Growth Marketing as we saw in last week’s review is a field that is user-centric. What this means is that for your growth Marketing efforts to achieve success, it must be focused on the user/customer.

It’s my third week of learning growth marketing at CXL Institute and we’ll be reviewing user-centric marketing together this week. We will be looking at the following together:

  • Why a user-centric approach is important
  • What is user-centric marketing?
  • User research
  • Usability testing for your websites and landing pages

After reading this review article, you’ll be familiar with the concept of user-centric marketing, the importance of centring your marketing efforts around your customers and how you can successfully achieve this.

The best way to understand these concepts is to expose us to what it is like not putting your customers first, as it is with Traditional marketing and how it differs from growth/digital marketing.

Let’s dive right in!

In digital marketing, you have already grabbed the user’s attention due to the power of search, unlike in traditional media. The effect of search on marketing cannot be overemphasized, compared to years back when the source of information was through books or older people, now anybody can search for what they want and the results will come to them.

This, however, created a problem because as users, when we type something on the search engine, we are faced with lots of relevant and irrelevant answers.

So, we have to move pass the pool of attention seeking links as quick as possible in search of the most meaningful answer, easily dismissing without giving a second thought to links that gives us the slightest reason to dismiss them for reasons such as bad UI, slow load time, etc.

The core difference between Digital and traditional marketing is that in traditional marketing, it’s all about broadcasting a message, while digital marketing gives you an opportunity to listen and respond to your customers questions.

User-centric marketing draws from user experience and user testing to bring digital marketing into the 21st century. From using digital tools to understand users and their journey to designing marketing strategy around them.

A user-centric approach to marketing starts by understanding your audience, it’s impossible to convince someone without trying to know them. Think about times you tried to persuade someone to do something, it’s a lot easier when you know the person. We really need to understand our users beyond the normal, understand what their goals are, what they are trying to achieve.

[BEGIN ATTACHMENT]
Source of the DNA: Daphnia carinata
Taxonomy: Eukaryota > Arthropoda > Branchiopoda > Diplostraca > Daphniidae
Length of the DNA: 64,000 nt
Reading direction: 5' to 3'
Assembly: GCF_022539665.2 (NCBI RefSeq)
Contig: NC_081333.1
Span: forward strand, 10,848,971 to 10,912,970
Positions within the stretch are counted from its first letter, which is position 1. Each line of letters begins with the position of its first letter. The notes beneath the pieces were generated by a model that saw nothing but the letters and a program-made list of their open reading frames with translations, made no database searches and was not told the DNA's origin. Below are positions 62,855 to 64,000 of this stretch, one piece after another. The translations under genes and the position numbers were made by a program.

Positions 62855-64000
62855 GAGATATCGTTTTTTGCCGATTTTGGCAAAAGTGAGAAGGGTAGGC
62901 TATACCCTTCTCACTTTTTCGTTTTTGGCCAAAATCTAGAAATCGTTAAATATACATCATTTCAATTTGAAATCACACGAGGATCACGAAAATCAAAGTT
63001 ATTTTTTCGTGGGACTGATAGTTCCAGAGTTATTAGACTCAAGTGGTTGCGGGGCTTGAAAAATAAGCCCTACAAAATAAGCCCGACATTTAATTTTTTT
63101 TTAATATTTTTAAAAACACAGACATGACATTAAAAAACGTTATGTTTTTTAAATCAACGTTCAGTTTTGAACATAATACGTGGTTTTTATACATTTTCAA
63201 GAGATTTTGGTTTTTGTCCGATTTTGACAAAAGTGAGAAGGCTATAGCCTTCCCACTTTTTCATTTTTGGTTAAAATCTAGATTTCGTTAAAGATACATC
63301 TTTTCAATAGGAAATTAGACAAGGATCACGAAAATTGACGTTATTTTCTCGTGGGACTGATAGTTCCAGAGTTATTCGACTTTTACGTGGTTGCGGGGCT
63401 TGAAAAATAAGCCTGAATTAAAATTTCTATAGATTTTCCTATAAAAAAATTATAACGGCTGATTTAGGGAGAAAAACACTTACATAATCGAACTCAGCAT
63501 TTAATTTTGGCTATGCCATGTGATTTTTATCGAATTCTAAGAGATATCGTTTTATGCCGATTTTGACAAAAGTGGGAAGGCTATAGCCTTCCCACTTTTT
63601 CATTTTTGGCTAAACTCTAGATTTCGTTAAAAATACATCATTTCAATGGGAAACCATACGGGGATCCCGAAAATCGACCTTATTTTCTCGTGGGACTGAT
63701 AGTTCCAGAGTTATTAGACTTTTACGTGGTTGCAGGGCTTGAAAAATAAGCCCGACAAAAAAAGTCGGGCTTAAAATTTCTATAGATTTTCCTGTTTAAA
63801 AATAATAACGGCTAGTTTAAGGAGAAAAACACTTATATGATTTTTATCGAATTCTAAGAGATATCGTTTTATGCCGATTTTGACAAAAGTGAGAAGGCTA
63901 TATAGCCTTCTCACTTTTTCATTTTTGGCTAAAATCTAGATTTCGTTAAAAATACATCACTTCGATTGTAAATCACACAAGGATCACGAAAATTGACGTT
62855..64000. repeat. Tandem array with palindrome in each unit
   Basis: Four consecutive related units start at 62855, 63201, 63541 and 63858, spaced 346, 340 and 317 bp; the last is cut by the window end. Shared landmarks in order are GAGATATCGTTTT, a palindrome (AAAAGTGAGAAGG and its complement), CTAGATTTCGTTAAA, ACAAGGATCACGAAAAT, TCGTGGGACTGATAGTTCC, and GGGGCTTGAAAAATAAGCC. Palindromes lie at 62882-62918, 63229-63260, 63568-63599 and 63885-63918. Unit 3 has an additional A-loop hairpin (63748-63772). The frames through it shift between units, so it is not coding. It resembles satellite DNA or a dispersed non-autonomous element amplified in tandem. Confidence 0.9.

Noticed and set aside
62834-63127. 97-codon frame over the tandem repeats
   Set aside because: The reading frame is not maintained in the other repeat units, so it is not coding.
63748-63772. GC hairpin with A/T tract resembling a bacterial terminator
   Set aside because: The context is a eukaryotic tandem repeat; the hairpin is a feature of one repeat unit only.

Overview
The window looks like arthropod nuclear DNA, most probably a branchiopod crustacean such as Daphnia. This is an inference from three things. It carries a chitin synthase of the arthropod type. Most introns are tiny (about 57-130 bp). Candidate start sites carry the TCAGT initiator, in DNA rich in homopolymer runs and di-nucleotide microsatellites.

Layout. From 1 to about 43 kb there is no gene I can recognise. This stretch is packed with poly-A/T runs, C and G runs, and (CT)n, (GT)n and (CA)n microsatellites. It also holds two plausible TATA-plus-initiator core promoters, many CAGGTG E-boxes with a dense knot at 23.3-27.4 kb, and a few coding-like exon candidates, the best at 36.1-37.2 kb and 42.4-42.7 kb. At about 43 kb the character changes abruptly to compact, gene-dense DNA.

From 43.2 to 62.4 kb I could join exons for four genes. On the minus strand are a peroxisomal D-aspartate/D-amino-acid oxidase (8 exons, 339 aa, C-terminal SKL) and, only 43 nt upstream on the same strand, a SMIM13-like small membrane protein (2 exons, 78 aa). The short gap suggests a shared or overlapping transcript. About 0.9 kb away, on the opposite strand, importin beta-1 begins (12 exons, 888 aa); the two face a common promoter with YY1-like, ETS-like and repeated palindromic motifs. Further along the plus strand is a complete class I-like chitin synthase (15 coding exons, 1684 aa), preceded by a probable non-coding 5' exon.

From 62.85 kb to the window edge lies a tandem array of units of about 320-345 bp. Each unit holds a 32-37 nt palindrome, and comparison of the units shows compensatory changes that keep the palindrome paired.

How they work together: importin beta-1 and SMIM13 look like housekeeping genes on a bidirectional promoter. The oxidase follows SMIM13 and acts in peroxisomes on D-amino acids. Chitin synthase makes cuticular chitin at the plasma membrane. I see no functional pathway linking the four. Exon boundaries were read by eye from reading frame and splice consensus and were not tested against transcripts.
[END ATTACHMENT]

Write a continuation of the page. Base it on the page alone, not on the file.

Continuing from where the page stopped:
To better understand your audience, you don’t need to go ahead and hire a user research company, that would be a waste of money. Instead, you look within your organization for free data you already have of your audience.

Sales team: these are the guys that have contacts with customers daily, so they know a lot about them. They have information about the customers pain points, why they are not buying, and a host of other insightful data you can build your marketing strategies on.

Contact support: these are the guys that talks on phone with customers and replies their mails too. They know the questions customers are asking and sometimes have a database of answers to these questions. You should meet them and include the answers to your customer’s questions upfront in your sale’s process.

Social media managers: another people you want to get information about your user from is your social media manager. They are in charge of answering questions your online users may have about your product and services. Also, they have insights on consumer behaviour and interests.

Analytics team: you would also want to go to your analytics team for insights about your users. These are the people that works with tools like Google Analytics, hotjar and other analytics tools to get insights about what’s working, what’s not, customers and how they interact with your website.

Apart from these set of people in your company, you should also be focused on other things like what search terms led users to your website, the terms they are using to search for things on your website, the questions they are asking. All these will help you understand them better, know they pain points and help you better positioned on solving them.

A useful tool to help with understanding user’s interaction with your website is the heatmap tool Hotjar. With Hotjar, you can know your most interactive content on your website and how users are interacting with them.

Another important way to get data from users is using surveys. Survey is a very important tool in understanding users.

Surveys are an invaluable tool for understanding users, but they’re often a wasted opportunity. Here are some tips on how to run a successful survey: